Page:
App review by Leslie Crenna, Common Sense Education | Updated December 2012
Solitaire Chess By ThinkFun
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Solitaire Chess by ThinkFun

Practice classic chess moves in a fun, unintimidating package

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Learning rating
Editorial review by Common Sense Education
Community rating
Based on 1 review
Privacy rating
Not yet rated Expert evaluation by Common Sense
Grades
3–12 This grade range is based on learning appropriateness and doesn't take into account privacy. It's determined by Common Sense Education, not the product's publisher.
Subjects & Skills
Math, Critical Thinking, Character & SEL

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Pros: Simplifies chess for novices and maintains flexibility in play.

Cons: Doesn’t capitalize on the opportunity to teach real chess strategy, testing routines, or probability concepts.

Bottom Line: A great starting point for kids who want to build chess and memory skills.

Solitaire Chess is an app that takes the basic rules of chess and combines them with classic peg solitaire: Make every move a capture and finish with just one piece. Faced with an arrangement of traditional chess pieces on a 4x4 board, kids drag pieces to capture others and test out various sequences until they find one that leaves only one piece standing. The difference from regular chess: Every move must be a capture. It's not easy; players will need to reset many times before finding the right sequence. Kids can choose Challenge or Quick Play (same puzzles, just no menu) among four difficulty levels with 100 puzzles each.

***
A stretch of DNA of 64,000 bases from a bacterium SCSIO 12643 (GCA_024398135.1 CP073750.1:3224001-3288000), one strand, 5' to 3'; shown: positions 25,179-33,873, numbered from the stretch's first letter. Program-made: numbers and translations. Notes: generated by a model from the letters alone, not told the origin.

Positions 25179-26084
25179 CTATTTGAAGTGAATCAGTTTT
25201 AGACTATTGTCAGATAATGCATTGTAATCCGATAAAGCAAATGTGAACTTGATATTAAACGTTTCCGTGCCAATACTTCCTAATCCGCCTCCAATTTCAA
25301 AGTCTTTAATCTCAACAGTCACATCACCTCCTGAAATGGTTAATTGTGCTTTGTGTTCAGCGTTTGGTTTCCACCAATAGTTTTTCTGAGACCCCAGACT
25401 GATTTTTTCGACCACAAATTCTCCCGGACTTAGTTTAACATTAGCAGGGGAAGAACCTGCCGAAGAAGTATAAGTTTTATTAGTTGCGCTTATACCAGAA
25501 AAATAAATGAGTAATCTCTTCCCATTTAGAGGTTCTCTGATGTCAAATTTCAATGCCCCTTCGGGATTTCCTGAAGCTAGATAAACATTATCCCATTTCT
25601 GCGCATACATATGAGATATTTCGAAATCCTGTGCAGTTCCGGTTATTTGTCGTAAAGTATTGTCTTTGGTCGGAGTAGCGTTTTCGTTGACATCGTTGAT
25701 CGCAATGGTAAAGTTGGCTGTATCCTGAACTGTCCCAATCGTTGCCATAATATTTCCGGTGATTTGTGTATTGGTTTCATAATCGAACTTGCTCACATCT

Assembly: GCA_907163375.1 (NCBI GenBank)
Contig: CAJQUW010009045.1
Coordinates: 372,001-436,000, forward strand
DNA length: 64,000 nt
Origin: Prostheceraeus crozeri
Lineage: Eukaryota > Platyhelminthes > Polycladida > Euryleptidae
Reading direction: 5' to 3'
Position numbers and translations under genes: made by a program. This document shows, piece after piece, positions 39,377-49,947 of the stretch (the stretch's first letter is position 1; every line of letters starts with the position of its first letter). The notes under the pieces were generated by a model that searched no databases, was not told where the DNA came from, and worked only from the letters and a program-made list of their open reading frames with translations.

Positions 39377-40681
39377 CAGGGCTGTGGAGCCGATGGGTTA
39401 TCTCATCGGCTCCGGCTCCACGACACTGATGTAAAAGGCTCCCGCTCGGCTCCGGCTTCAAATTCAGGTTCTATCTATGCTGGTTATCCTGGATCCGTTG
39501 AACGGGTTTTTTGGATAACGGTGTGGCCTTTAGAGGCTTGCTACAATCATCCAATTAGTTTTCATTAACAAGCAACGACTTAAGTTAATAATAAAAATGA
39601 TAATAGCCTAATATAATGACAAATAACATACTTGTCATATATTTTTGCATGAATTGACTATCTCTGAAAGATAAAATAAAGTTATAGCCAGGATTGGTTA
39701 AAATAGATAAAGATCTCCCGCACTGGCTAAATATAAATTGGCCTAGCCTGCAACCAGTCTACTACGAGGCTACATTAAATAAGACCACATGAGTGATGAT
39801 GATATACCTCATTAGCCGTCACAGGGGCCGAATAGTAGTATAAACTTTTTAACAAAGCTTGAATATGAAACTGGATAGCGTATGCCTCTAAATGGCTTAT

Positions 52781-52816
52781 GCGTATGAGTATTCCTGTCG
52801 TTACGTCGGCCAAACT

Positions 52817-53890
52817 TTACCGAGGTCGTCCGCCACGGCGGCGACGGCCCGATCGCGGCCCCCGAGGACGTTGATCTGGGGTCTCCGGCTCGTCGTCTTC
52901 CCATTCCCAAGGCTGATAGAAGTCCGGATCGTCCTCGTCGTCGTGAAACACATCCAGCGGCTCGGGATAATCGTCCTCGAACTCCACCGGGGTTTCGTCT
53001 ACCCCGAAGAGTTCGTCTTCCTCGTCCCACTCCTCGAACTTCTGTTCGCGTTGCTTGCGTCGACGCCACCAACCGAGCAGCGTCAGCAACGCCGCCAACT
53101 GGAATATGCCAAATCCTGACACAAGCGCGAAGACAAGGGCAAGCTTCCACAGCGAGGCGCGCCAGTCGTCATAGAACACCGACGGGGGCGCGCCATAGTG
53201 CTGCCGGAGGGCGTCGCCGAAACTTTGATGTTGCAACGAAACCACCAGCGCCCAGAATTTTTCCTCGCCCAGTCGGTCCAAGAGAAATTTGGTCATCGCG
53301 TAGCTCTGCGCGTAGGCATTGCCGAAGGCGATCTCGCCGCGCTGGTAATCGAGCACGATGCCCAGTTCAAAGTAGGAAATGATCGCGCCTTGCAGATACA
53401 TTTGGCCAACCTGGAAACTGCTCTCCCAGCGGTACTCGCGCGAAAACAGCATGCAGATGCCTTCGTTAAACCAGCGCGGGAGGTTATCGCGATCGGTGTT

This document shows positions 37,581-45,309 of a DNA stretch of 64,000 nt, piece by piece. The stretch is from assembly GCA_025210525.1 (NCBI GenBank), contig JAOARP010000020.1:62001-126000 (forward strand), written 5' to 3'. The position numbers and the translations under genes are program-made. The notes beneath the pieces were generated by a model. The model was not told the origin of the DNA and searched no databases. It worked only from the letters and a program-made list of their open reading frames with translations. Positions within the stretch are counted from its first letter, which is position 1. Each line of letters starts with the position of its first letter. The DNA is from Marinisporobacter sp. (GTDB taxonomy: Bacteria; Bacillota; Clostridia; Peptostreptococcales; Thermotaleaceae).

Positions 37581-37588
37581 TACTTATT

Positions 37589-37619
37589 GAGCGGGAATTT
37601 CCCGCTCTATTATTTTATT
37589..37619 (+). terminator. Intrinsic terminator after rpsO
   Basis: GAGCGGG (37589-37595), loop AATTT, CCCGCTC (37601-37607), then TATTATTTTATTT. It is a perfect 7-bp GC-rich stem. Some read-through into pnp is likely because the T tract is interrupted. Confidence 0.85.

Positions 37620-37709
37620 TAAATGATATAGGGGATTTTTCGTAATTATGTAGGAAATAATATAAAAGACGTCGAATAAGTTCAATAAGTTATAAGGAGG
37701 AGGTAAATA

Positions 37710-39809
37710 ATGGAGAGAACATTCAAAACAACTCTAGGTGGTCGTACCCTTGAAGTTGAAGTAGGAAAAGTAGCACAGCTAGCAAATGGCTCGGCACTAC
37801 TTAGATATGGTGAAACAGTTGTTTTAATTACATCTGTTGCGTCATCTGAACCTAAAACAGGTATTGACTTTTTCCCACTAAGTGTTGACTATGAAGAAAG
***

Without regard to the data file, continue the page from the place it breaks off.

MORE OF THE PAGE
Tap and hold pieces to see where they can be moved, or use the hint button to solve puzzles one step at a time. Skip to any challenge without solving previous ones, reset all data (single user only), or replay each challenge endlessly.

As with chess, kids learn to test and remember sequences using probability skills and to consider powers and limitations for each move. With 400 total puzzles in four difficulty levels, Solitaire Chess offers plenty of challenge for any skill level. With just basic knowledge of chess moves, grade-school beginners will be able to solve the easy-level puzzles.

The tutorial splits up topics well: basic chess moves; rules for Solitaire Chess; and how to use hints, reset, and undo (kids will need to use reset routinely even though the text says "we frown" upon this). Trainer mode can be toggled off, but it's unclear what effect this has, if any. It would be nice if the game told kids when they were stuck, especially for new players. Although the app doesn’t include hints written specifically for each puzzle, students might enjoy the challenge of writing testing routines or hints that ask players to consider particular piece attributes.

Overall Rating

Engagement Would it motivate students and hold their interest? Is it visually appealing? Would it inspire teachers to try something new or change their instruction?

Clean graphics, easy navigation, a simple game concept, the ability to replay endlessly, plus 400 puzzles across four levels of difficulty give this app a wide range of appeal.

Pedagogy Does the tool help teachers promote a more student-centered experience? Will students gain conceptual understanding or think critically? Does it deepen teachers’ pedagogical thinking?

The app can help develop memory, probability, and strategy skills through repeated practice. Hints respond by making the correct next move, which doesn't necessarily help kids strategize.

Support Can students and teachers get assistance when they need it? Is it created with people of different abilities and backgrounds in mind? Is learning reinforced and extended beyond the digital experience?

A tutorial helps with basic moves, Solitaire Chess rules, and how to use hints, reset, and undo. Kids are able to reset all data and replay endlessly.


Community Rating

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Featured review by
Mary F. , Technology coordinator
Technology coordinator
University Park Elementary School
Denver, United States
OK for afterschool programs or at home
I guess this would be a fun site for students in afterschool programs, earning online rewards, or other such pursuits. It does teach the basics of chess, and it helps kids learn by resetting and replaying. There's no educational value, especially since strategies and thought processes aren't part of the learning.
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